I’ve had a few heated debates in the past few days about how I appear to care more about the economic fallout of Covid-19 than the mounting death toll from the virus itself.
Of course I care, and especially about the looming global health system crises too. But looking to the bigger picture, I also know that in the long-run, for better or for worse, this virus will be under control in a about a year’s time. Whereas the economic fallout, and by extension the social and political fallout could last decades.
I have taken to often reminding people that no-one really talks or remembers the 2003 European heatwave that, by some estimates, killed 70,000 people – and mainly older folk. After only 17 years it has been largely become an archival footnote in history.
But we all still know and collectively remember what happened to an economically crippled Germany way back in 1930’s. The fallout from which – be it the Cold War up to the fall of the Berlin Wall in ‘89 or the Israeli-Palestinian conflict that continues to this very day, we still feel its impact.
For years now I have repeated the mantra that we are one crisis away from a complete socio-political and economic catastrophe.
We face serious danger from this crisis that threatens our already weak socio-political order.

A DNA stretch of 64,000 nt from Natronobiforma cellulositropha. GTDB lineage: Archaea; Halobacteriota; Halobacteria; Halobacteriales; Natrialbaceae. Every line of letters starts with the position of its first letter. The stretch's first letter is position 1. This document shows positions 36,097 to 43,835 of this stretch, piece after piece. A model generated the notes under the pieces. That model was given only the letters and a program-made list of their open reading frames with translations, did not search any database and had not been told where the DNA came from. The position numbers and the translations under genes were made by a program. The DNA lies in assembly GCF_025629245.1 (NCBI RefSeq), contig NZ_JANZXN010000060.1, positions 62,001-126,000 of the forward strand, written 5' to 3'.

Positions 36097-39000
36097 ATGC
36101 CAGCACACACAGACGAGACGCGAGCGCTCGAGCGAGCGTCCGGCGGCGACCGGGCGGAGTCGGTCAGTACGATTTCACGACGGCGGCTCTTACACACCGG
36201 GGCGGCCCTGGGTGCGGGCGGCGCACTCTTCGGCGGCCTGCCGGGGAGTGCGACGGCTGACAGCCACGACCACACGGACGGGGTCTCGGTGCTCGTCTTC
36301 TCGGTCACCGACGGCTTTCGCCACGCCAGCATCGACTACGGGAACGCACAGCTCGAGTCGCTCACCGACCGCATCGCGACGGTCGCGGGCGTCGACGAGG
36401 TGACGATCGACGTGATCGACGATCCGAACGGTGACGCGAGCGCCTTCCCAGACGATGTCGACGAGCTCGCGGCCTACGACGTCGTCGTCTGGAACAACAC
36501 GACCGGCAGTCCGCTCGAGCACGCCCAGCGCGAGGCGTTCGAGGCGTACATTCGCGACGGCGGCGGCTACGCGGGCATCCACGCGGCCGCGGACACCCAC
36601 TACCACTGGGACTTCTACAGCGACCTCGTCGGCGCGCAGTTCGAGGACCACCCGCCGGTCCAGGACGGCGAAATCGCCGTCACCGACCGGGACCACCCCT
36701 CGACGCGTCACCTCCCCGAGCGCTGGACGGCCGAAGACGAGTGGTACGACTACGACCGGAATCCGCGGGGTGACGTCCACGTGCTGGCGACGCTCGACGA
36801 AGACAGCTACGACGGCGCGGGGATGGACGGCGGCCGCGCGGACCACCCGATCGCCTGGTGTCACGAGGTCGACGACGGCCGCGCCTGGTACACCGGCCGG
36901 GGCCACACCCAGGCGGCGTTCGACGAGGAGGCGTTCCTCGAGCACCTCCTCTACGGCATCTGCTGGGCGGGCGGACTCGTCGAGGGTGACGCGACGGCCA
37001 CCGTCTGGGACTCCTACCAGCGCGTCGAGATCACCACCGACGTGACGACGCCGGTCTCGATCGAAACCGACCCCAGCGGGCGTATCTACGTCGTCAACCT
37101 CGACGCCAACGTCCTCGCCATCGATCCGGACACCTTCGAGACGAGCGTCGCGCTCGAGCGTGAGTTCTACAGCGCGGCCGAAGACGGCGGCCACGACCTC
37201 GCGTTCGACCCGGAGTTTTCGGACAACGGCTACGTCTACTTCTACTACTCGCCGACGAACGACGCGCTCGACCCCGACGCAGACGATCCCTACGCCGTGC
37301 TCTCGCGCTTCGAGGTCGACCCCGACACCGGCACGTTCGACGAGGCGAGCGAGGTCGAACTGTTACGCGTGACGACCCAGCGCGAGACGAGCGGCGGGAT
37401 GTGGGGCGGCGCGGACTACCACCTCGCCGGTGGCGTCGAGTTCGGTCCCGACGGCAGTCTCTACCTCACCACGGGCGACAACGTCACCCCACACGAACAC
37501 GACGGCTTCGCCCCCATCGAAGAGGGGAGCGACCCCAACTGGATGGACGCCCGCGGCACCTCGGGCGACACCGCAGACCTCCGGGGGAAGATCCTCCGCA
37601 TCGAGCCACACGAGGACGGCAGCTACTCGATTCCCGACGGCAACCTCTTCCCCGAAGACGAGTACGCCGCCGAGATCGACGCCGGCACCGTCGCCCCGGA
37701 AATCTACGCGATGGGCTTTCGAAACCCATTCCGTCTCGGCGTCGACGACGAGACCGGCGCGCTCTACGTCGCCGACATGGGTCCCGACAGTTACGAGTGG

Our global economic systems are far weaker than in 2008: Household and especially corporate debt levels were flashing red before Covid-19 hit:
According to an IMF report last year that looked at the corporate debt situation in 8 countries – including US, China, Japan and several European nations, a financial crisis only half as severe as the one in ’08 could push as many as 40% of companies to default on their debts.
Largely as a result of the financial crisis back then, there are also few macroeconomic tools left in the arsenal. What with interest rates already at unprecedented lows and many developed countries already severely leveraged: According to OECD (Organisation for Economic Cooperation & Development – a Paris-based think-tank), 34 of the world’s richest nations borrowed US$11.4tn by end-2019 – an actual increase from US$10.9tn in the years directly following the financial crisis.
And all this before covid-19.
With growth rates already increasing at a snail’s pace during the last decade and with recession looming – a day of reckoning with the record debt levels across all sectors of the economy may come sooner rather than later.
All this is coupled by the fact that the international will to combat the covid-19 inspired downturn is at its lowest ebb in decades – witness the oil output tug of war between Saudi Arabia and Russia – or the lack of assistance given to Italy by fellow EU countries in their hour of need (in the end China came to its rescue with medical supplies), and that is just the start of it all. We live in a geo-political climate where cooperation has turned to trade wars and mutual suspicion – largely brought on by the last crisis.
While it is essential to highlight the dangers and the damage that the virus is currently wreaking on people and our health care systems, it is important to maintain perspective and realise that our doom lies not in the medical fight that will be relatively short-term, but the fight to steer us away from economic disaster this virus will cause.
We all ignore it at our peril.